Hydrogen bond symmetrization by proton quantum motion and high Tc superconductivity in Sulfur hydrides at high pressure

12 ottobre 2016
12 ottobre 2016 ore 14.30
Dipartimento di Fisica, Segreteria
via Sommarive, 14 - 38123 Povo (Trento)
+39 0461 281504 - 1575 - 2042 - 1545
+39 0461 281696

Venue: Polo Scientifico e Tecnologico Fabio Ferrari – Room A205
At: 14.30

  • Prof. Matteo Calandra CNRS and Université P. et M. Curie (France)


Atoms in a crystal are quantum particles that oscillate even at zero temperature. The quantum behavior of the atoms makes them very different from classical particles as they are not point charges and they do not necessarily sit at the minimum of the static energy potential. In other words, the vibrational energy associated to the quantum oscillations can strongly modify the static energy landscape, even changing the ground state derived from the Born-Oppenheimer energy surface (BOES) minimum. Here, making use of density-functional theory calculations and of the Stochastic Self-consistent Harmonic Approximation to treat the anharmonic and quantum effects of the ions beyond the perturbative limit, we show that the ground state of high Tc superconductor hydrogen sulfide at 155 GPa is completely determined by quantum fluctuations.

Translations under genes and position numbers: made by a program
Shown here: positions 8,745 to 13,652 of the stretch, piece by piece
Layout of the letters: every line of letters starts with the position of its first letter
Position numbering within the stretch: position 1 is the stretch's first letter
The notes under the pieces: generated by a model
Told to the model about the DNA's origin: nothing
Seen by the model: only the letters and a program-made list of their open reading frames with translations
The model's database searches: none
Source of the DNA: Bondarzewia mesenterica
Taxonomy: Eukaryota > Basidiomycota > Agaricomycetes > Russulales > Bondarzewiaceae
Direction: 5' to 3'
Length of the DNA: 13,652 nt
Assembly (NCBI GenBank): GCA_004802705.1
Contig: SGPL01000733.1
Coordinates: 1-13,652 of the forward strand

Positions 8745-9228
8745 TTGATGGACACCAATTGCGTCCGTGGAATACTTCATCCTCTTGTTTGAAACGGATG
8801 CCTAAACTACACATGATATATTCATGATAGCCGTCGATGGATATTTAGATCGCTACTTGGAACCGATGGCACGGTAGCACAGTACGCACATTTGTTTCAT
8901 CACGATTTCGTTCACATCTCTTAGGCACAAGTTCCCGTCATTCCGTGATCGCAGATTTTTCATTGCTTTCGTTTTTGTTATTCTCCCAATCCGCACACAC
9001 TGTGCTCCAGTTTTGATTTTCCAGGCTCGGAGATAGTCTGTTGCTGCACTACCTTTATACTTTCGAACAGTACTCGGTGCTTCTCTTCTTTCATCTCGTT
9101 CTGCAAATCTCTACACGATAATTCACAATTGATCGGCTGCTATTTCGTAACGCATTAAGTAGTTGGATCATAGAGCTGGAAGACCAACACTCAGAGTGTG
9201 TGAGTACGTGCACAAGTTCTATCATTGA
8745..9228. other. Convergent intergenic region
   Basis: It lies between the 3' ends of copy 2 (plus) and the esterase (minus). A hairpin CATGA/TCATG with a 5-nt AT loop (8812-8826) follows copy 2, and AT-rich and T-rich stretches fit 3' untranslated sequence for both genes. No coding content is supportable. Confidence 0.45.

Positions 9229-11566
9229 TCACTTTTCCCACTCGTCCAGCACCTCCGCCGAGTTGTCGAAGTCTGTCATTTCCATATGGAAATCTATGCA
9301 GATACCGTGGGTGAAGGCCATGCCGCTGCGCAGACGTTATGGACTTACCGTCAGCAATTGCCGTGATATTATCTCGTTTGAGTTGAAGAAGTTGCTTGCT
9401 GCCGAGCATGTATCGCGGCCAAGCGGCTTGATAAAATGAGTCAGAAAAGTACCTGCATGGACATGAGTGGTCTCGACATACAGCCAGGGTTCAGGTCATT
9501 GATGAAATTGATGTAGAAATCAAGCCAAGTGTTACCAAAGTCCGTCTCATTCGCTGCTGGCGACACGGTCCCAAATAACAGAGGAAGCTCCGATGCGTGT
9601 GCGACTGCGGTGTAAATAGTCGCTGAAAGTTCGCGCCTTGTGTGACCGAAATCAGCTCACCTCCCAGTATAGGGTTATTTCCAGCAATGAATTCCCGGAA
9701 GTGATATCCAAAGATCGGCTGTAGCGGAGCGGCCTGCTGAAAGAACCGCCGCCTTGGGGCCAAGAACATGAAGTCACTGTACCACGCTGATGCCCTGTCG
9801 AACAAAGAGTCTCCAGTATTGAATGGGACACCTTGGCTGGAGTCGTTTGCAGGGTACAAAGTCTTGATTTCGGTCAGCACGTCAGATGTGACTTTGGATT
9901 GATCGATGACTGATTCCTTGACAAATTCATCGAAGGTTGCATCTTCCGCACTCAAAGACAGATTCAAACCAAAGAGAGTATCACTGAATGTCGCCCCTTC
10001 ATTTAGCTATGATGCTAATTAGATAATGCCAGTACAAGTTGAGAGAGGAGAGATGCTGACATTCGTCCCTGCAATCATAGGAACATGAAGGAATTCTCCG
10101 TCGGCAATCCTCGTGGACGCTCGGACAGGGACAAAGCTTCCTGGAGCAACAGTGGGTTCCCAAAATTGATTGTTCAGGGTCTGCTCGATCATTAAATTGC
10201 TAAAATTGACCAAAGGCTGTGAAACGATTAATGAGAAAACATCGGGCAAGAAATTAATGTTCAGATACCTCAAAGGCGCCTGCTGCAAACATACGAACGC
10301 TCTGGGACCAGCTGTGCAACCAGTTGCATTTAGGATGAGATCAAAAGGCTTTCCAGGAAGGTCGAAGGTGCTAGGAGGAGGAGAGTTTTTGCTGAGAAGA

Indeed, despite the minimum of the BOES is obtained for a rhombohedral structure with covalently bonded H3S units and hydrogen bonds between them, quantum fluctuations favor a fully symmetric cubic structure in which the covalent and hydrogen bonds equalize. The quantum hydrogen-bond symmetrization and the large anharmonic effects are crucial to understand the pressure dependence of the observed extraordinary Tc=205 K at 155 GPa. We finally show how, the dependence of Tc as a function of pressure, as well as the isotope effect, can be completely explained in the framework of a phonon mediated pairing mechanism in the presence of large anharmonic effects [1,2,3].


[1] I. Errea, M. Calandra et al. , Phys. Rev. Lett. 114, 157004 (2015)
[2] Li, et al. Phys. Rev. B 93, 020103(R) (2016)
[3] I. Errea, M. Calandra et al., Nature 532, 81 (2016)

Scientific Coordinator:

Bruno Giacomazzo